Texas A&M: Urban Americans More Likely To Follow COVID-19 Guidelines Than Rural Residents
Americans who live in rural areas are significantly less likely to wear face coverings in public, sanitize their homes and workplaces, avoid dining at restaurants and bars, or work from home, according to the findings of a Texas A&M University-led study.
In the first national study of its kind, researchers found that rural residents were far less likely to participate in seven of eight analyzed COVID-19 prevention behaviors. The two most notable behavior differences between urban and rural Americans were in wearing face coverings in public and working from home.
The findings were based on a representative survey of 5,009 American adults between May 28 and June 8, 2020 that analyzed the influence of rural status, political ideology, demographic factors, and COVID-19 experiences on self-reported adoption of preventative health behaviors.
There were also smaller, but significant differences reported in behaviors like avoiding restaurants, changing travel plans, and disinfecting home and work areas, with rural residents again being less likely to follow these recommendations. No significant differences between rural and urban-dwelling Americans were reported for measures like physical distancing, handwashing and avoiding social engagements.
The research team included Timothy Callaghan and Alva Ferdinand from the Southwest Rural Health Research Center at the Texas A&M School of Public Health. They accounted for demographic factors like age, gender, race, education and income. In the survey, they asked respondents a series of yes/no questions about preventative behaviors to prevent the spread of COVID-19. The analysis also measured respondents’ political ideology, their experiences with the virus – which could influence individual behavior – and how trusting they are of experts.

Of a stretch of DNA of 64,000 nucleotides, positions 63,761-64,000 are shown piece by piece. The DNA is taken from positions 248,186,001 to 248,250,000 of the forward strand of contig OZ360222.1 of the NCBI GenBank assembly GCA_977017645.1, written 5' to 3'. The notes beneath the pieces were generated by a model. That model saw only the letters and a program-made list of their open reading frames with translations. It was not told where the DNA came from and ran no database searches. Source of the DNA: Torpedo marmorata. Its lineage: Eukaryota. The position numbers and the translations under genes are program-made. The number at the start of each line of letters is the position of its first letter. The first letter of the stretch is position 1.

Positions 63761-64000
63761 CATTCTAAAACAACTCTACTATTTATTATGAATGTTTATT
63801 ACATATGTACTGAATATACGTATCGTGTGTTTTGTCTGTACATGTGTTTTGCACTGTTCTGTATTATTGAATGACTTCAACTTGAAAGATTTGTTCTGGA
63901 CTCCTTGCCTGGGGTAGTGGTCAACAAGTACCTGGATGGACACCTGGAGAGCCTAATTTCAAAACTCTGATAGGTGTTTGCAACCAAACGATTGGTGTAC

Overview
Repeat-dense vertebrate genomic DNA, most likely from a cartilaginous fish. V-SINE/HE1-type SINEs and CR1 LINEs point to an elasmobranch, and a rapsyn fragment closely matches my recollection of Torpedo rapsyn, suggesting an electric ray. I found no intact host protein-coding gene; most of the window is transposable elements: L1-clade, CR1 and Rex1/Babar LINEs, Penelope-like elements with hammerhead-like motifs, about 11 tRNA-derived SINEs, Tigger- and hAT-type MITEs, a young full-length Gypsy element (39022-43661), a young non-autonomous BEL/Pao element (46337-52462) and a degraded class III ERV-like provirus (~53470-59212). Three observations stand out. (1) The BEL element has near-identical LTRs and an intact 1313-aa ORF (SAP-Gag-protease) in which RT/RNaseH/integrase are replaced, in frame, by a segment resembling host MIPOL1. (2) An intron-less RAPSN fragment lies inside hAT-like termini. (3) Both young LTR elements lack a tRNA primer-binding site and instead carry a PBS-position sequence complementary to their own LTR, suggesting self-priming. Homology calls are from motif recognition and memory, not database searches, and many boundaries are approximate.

The participants also reported their ZIP codes, which were linked with rural-urban commuting area codes.
When including political ideology and social factors in their analysis, the researchers found that some factors were associated with the likelihood of following recommendations. Older respondents and people who were more concerned about COVID-19 were more likely to follow at least some of the recommendations, as were those with greater educational attainment and higher income. People with a more conservative political ideology were less likely to follow prevention guidelines, and women were more likely to follow them than men. However, living in a rural area remained a strong influence on following public health recommendations.
Given the limited access to high quality medical care in rural areas, these behaviors could lead to negative, yet avoidable, health outcomes in rural America. Finding ways to improve the adoption of COVID-19 prevention behaviors in rural areas is critical, Callaghan said, which could be achieved through targeted messaging.
“Public health efforts that consider factors like trust of medical experts and political ideology when reaching out to different groups could be key,” Callaghan said.